The Choral Tales Project

a vibrant journey toward healing, unity and peace through the arts

”an important and indeed vital project” — Ervin Laszlo, nominee for Nobel Peace Prize

eye-popping delicious ... immensely rich and beneficial” — Laura Simms, Author and Storyteller

Cat's Protector (Tanzania).jpg

Inspiring folk tales from around the world, presented in original music and dance,
building bridges across cultures, celebrating the diversity and oneness of humankind

“a total delight for the eyes, for the ears, and for the heart!”
”It brought tears of joy to feel the positive energies expressed
in these brief masterpieces.”
— Leonard Mehlmauer

Welcome to Choral Tales! The four videos below briefly introduce our project. Further down, enjoy our first short films presenting Choral Tales performances, based on stories from China, Scotland and Tanzania.

We plan to produce tales from many more cultures, to provide a cross section of humanity’s wonderful diversity.

Click here for an Overview of this ongoing project, directed by composer Ludwig Tuman.

If you are a teacher or group discussion leader, please see our “Get Involved!” page.


Ten participating artists briefly describe the Choral Tales experience — the Project, the Stories, the Music, and the Dances.

The Project: “Choral Tales brings people and cultures together.”

The Stories: “I believe these stories will inspire people all over the world.”

The Music: “Are the pieces fun to sing? Absolutely!”

The Dances: “Combining dance, singing and story telling is a brilliant idea.”

Choral Tales: Three Short Films

Music and Artistic Direction by Ludwig Tuman
Choral Conductor: Jonathan Talberg
Choreographers: Anindo Marshall,
Jingqiu Guan, Sherene Melania

- based on a folk tale from Tanzania

This playful tale re-defines power as loving service to others, and highlights the power of women. A version of the story is published as “The Cat Who Came Indoors” in the book, Nelson Mandela’s Favorite African Folk Tales.

Summary ~ A wild cat in the savannah feels small and vulnerable, and decides to look for protection from a powerful animal. She starts by befriending a lion, but before long the lion is frightened away by an even more powerful elephant. So she befriends the elephant, but eventually the elephant is frightened away by a man’s rifle shots. So the cat befriends the man and follows him to his home. But there, a woman (his wife) welcomes him, takes his rifle and puts it away. To the cat’s surprise, everyone wants to be around the woman, for her power comes not from intimidation and the threat of violence but from loving service. So the cat decides the woman is the strongest of creatures, and keeps her company from then on.

See full story and choral text here.

(See other videos further down.)

2. LORD OF THE CRANES - based on a folk tale from China

A touching story exploring the rewards of kindness and generosity.

(Click “CC” in playbar to see English Subtitles)

Summary ~ The Lord of the Cranes is an immortal, named Xian.  He lives in the heavens on misty mountain tops.  One day, Xian decides to take the pulse of humanity.  Mounted on a crane, he flies with his flock down to the valley.  In the city, the first thing he does is give his warm silken robes to a man shivering in the cold, in exchange for the man’s clothes.  Now dressed as a person without means, Xian is treated by everyone with contempt.  Eventually, he meets a kind inn keeper, who takes him in and gives him food and shelter, day after day, and asks for nothing in return.  Xian rewards him by painting three magical cranes on the inn’s wall.  Whenever customers sing and clap, the cranes come to life, jump off the wall, and dance.  And this brings the inn keeper a lot of business and wealth, which he uses to bring more people into his care.  One day the inn keeper finally asks Xian who he really is, and asks him for advice. Xian responds by pulling a flute out of his robes and playing a melody of heaven.  He advises the inn keeper to teach others to be kind.  Then, mounting a crane, he flies with his flock back into the heavens.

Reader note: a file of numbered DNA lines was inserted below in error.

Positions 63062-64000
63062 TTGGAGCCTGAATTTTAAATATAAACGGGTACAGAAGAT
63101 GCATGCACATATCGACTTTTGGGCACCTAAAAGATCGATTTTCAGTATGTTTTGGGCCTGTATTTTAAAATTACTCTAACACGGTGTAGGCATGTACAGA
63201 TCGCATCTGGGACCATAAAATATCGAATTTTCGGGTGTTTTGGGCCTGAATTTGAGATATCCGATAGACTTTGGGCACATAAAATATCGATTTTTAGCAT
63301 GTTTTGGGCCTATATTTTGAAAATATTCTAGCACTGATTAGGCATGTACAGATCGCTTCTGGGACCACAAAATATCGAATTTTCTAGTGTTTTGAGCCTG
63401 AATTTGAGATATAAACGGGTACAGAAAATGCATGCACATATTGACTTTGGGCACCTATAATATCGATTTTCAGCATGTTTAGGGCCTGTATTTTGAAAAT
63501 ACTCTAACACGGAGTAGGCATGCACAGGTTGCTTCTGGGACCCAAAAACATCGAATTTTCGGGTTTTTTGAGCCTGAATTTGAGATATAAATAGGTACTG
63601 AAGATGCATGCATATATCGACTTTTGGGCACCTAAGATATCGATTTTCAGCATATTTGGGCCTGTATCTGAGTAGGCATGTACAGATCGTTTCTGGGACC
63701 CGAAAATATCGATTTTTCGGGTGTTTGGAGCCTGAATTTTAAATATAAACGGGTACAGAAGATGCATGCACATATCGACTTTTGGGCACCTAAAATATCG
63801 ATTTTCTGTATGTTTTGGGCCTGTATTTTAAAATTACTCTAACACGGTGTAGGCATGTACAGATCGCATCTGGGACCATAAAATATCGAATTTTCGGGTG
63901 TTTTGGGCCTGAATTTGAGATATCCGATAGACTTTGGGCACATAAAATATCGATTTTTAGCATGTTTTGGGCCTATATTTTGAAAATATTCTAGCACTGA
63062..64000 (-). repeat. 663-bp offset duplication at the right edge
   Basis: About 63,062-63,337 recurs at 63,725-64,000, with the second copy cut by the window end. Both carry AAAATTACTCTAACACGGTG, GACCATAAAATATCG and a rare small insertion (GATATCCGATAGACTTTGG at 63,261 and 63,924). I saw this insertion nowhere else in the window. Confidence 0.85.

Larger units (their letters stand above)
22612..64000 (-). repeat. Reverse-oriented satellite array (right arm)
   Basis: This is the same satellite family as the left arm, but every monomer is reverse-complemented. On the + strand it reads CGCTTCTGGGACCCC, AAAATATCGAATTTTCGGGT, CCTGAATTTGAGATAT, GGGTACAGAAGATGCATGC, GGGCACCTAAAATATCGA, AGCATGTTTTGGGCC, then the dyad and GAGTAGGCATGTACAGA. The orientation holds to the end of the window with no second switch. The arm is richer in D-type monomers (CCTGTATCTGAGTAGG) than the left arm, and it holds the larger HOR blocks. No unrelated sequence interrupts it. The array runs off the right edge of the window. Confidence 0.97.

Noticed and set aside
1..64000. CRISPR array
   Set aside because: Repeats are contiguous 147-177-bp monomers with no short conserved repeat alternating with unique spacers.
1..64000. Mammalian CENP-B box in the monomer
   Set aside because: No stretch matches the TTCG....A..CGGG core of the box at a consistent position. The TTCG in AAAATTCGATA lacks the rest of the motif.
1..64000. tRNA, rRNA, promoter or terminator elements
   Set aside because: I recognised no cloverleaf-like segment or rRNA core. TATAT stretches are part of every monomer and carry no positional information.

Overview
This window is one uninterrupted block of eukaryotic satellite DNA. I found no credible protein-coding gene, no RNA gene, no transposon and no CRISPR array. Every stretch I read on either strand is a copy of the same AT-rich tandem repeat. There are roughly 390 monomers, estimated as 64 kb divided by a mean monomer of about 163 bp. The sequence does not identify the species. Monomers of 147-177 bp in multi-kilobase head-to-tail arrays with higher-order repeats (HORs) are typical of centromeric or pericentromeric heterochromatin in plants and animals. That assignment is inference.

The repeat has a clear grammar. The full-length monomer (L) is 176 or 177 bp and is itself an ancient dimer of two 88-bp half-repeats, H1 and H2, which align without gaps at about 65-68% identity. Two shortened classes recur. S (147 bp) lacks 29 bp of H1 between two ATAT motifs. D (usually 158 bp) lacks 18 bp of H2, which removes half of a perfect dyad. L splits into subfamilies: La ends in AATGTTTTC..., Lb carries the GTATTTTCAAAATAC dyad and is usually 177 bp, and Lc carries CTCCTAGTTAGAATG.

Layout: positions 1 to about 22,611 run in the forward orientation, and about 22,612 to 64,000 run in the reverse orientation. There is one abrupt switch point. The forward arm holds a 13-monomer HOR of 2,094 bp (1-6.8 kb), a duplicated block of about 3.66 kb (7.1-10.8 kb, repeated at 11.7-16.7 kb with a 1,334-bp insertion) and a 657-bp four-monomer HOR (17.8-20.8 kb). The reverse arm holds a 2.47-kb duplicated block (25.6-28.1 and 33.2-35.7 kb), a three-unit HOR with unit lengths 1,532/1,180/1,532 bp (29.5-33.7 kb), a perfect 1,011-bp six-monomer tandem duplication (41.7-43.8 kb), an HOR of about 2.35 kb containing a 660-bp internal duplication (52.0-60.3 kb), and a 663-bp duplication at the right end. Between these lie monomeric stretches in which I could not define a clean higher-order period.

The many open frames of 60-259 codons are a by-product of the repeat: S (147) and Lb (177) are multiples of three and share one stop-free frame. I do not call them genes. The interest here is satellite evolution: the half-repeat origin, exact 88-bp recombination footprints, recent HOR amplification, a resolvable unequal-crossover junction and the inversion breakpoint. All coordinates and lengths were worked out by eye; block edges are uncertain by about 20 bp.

See full story and choral text here.

3. THE HAPPY MAN’S SHIRT - based on a folk tale from Scotland/UK

This delightful tale shows how lasting happiness is not found in wealth, material consumption, power, or status, but comes from within.

(Click “CC” in playbar to see English Subtitles)

The story is found in various countries of Europe, and also in Africa and India.  The version selected here is found in Scotland, United Kingdom. 

Summary ~ A king has every comfort and luxury but is still dissatisfied.  Though he is surrounded by a wonderful queen and daughters, and has immense wealth and power, nothing brings him satisfaction.  The wise men advise him that to regain his happiness he must find a truly happy man and wear his shirt for a day.  So the king sets out, dressed as a common man, and wanders the kingdom looking for such a person.  But he finds all the dwellers of his kingdom to be unhappy in one way or another.  Finally one day he meets a man fishing by a brook.  The man invites the king to eat with him, and is full of joy and gratitude for the beauty in his life.  The king realizes he has found a happy man and reveals to him his true identity.  The happy man looks over the king’s rags, then looks at his own rags, and they burst into laughter.  The king asks for the man’s shirt, but finds he doesn’t even have a shirt under his coat, and they laugh even harder.  His happiness restored, the king invites the man to return with him and stay in his castle.

See full story and choral text here.

© Ludwig Tuman 2018